05 Aug 2022
GS Paper 4
Day 26: Illustrate the importance of the code of conduct in the discharge of their duties for a civil servant. Elucidate how the code of conduct is different from code of ethics. (150 words)
- Give a brief introduction about the role of a civil servant.
- Describe the importance of code of conduct and code of ethics in the discharge of the role of a civil servant.
- Write difference between the two with examples.
- Give a fair conclusion.
A civil servant is an official in the service of the people in a contemporary democracy who is recruited based on established criteria. Civil servants are officials who must be aware about the country's laws and regulations and are expected to operate in the best interests of the nation and its citizens. They are in charge of managing the government's resources and ensuring that they are used efficiently and effectively. Civil servants must preserve their integrity, fearlessness, and independence in order for a parliamentary system to function well. According to the head of the Canadian Public Service, one of the most essential tasks of the public service is to "speak truth to power."
The challenge of ethics and accountability among civil servants raises several questions about the framework of the code of conduct, constitutional protection, the politician-bureaucratic nexus, and their political victimization. To address these difficulties and sustain civil servant integrity and discipline, multiple reform committees such as the Santhanam Committee (1964), Hota Committee (2004), and the most recent Second Administrative Reform Committee Report (2005) were constituted.
Code of conduct for civil servants
"Conduct Rules," a compilation of guidelines with "do's and don'ts," was released in the 1930s. The All India Services Rules, adopted in 1955, divided the compilation into separate regulations. The 1964 version of these regulations was the outcome of the Santhanam Committee's recommendation. Later amendments to these guidelines added other behavioural standards.
According to the All India Services (Conduct) Rules, 1968, every member of the service shall maintain:
- Integrity and honesty;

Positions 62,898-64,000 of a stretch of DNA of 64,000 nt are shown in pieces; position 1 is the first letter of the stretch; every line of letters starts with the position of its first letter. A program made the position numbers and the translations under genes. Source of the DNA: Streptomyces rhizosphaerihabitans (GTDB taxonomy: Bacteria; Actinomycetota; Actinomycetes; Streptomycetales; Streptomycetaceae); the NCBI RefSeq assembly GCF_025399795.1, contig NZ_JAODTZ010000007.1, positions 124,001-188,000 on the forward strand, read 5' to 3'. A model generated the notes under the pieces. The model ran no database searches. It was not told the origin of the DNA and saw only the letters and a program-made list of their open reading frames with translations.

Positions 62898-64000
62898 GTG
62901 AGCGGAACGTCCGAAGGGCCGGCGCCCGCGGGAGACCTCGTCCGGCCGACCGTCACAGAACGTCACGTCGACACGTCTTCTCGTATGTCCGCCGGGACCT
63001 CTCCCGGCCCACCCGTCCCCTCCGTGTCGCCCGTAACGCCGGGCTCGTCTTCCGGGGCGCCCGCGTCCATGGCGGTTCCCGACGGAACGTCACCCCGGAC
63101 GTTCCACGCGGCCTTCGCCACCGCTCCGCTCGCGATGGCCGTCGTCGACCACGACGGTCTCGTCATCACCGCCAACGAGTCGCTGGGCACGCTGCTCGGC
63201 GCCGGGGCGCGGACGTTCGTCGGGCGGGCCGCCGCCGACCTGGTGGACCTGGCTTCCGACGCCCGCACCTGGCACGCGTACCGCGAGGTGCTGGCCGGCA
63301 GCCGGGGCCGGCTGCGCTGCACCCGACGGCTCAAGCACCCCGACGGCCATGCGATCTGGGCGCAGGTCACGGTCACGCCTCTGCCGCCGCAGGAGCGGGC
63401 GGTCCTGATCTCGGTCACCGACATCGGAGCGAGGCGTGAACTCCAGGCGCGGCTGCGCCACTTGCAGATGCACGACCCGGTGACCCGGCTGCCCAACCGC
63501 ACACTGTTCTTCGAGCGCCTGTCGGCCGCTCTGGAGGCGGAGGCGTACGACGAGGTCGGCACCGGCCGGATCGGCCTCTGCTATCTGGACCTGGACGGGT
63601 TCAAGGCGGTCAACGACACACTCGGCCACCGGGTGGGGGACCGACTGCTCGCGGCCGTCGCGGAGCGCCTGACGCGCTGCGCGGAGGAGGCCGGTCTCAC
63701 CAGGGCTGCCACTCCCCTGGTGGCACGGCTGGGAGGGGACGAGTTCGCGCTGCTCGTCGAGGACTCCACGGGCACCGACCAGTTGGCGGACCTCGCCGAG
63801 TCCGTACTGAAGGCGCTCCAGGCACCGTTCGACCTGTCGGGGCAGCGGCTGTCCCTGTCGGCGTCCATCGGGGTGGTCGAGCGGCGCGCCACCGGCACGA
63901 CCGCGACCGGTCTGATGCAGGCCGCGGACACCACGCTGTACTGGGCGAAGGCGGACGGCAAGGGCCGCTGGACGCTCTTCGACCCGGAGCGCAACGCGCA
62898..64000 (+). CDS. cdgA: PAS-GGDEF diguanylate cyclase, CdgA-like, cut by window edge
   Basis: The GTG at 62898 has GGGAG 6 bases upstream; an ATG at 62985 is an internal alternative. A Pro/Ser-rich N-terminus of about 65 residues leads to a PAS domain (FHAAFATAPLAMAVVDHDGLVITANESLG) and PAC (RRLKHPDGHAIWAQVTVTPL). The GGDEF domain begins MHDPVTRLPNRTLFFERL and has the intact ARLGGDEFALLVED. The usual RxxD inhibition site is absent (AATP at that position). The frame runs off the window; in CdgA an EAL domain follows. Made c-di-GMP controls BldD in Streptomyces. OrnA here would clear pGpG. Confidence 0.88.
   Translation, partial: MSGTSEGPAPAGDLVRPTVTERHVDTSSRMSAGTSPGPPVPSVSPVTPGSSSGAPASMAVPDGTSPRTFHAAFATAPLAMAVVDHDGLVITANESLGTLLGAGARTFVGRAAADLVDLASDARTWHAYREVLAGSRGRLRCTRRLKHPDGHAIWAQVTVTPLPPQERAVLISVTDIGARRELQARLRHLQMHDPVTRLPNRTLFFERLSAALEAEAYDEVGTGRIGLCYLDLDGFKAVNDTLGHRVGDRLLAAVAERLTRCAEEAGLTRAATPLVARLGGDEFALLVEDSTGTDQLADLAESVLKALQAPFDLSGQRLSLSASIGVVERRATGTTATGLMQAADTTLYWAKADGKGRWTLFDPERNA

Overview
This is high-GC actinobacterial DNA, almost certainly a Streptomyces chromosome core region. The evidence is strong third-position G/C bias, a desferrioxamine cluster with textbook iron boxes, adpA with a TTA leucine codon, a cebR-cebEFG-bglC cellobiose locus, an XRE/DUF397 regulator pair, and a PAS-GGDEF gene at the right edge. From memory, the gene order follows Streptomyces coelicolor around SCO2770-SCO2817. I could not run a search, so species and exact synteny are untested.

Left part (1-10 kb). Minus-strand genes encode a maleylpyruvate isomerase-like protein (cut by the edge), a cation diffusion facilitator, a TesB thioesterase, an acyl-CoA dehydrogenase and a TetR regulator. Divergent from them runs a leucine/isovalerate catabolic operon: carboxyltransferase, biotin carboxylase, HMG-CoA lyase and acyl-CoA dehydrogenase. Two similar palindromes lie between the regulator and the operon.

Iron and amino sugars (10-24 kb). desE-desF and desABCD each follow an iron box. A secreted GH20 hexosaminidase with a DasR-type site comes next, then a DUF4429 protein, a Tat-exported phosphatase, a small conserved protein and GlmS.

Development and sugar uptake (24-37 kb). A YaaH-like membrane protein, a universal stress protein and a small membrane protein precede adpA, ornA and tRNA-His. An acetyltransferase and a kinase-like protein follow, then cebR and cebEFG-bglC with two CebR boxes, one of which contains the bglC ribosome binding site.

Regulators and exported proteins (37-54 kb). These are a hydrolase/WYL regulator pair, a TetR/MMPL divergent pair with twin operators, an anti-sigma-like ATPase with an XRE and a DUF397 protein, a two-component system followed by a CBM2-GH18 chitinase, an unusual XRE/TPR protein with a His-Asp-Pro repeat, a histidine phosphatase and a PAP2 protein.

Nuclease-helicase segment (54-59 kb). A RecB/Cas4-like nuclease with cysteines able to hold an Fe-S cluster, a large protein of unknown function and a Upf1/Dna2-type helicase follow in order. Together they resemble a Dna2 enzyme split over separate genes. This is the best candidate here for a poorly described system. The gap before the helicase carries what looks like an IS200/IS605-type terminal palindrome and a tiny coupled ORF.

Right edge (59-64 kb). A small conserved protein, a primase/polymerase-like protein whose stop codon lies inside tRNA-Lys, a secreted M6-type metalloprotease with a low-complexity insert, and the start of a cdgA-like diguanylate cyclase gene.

- Political neutrality;
- Promoting the principles of merit, fairness and impartiality in the discharge of duties;
- Accountability and transparency;
- Responsiveness to the public, particularly to the weaker section;
- Courtesy and good behaviour with the public.
Code of ethics vs code of conduct rules
There is no ethical code for civil servants in India, despite similar standards exist in other nations. We have a set of guidelines that forbid a range of typical acts. These standards for behaviour have a function, but they are not a code of ethics. While the Conduct Rules provide basic guidelines such as "keeping integrity and unwavering commitment to duty," The code of conduct is typically intended to list particular acts deemed inappropriate for civil servants. Recently, there has been some concern that additional "generic norms" should be added to the list of permitted conduct.
In 2007, the Ministry of Personnel, Public Grievances, and Pensions published a draft "Public Service Bill" to establish a set of generic standards of civil servants known as "values." The major "values" envisioned in the Bill are as follows:
- Allegiance to the various ideals enshrined in the preamble to the Constitution
- Apolitical functioning
- Good governance for the betterment of the people to be the primary goal of civil service
- Duty to act objectively and impartially
- Accountability and transparency in decision-making
- Maintenance of the highest ethical standards
- Merit to be the criteria in the selection of civil servants consistent, however, with the cultural, ethnic and other diversities of the nation
- Ensuring economy and avoidance of wastage in expenditure
- Provision of a healthy and congenial work environment
- Communication, consultation and cooperation in the performance of functions is the participation of all levels of personnel in management.
Difference Between Code of Conduct and Code of Ethics Code of Conduct Code of Ethics
- A legally enforceable code of conduct sets out the standards of behaviour expected of those working in the public service.
- The Civil Service code outlines the Civil Service's core values, and the standards of behaviour expected of all civil servants in upholding these values.
- In India, the current set of ethical norms are the Conduct Rules, contained in the Central Services (Conduct) Rules, 1964 and analogous rules applicable to members of the All India Services or employees of various State Governments.
- The code of behaviour as enunciated in the Conduct Rules contain general norms like ‘maintaining integrity and absolute devotion to duty’
- These conduct rules do not constitute a code of ethics.
- Such a code contains a declaration of values for the civil services, reflecting public expectations of the relationship between the civil service and the government, the legislature, and the members of the public.
- It entails specific reference to political impartiality, maintenance of the highest ethical standards, accountability for actions and responsibilities to the government.
- There is no Code of Ethics prescribed for civil servants in India although such codes exist in other countries.
- There is a need for more generic norms to be laid down by way of accepted conduct for the civil servants as recommended by the Hota committee.
The proposed Bill includes a public service code and a public service management code, which give more specific requirements. Penalties for code infractions would be similar to the major and minor fines presently imposed by leaders of organizations and institutions. A "Public Service Authority" is also envisaged to oversee the implementation of the code and the declared goals, as well as to provide advice on both.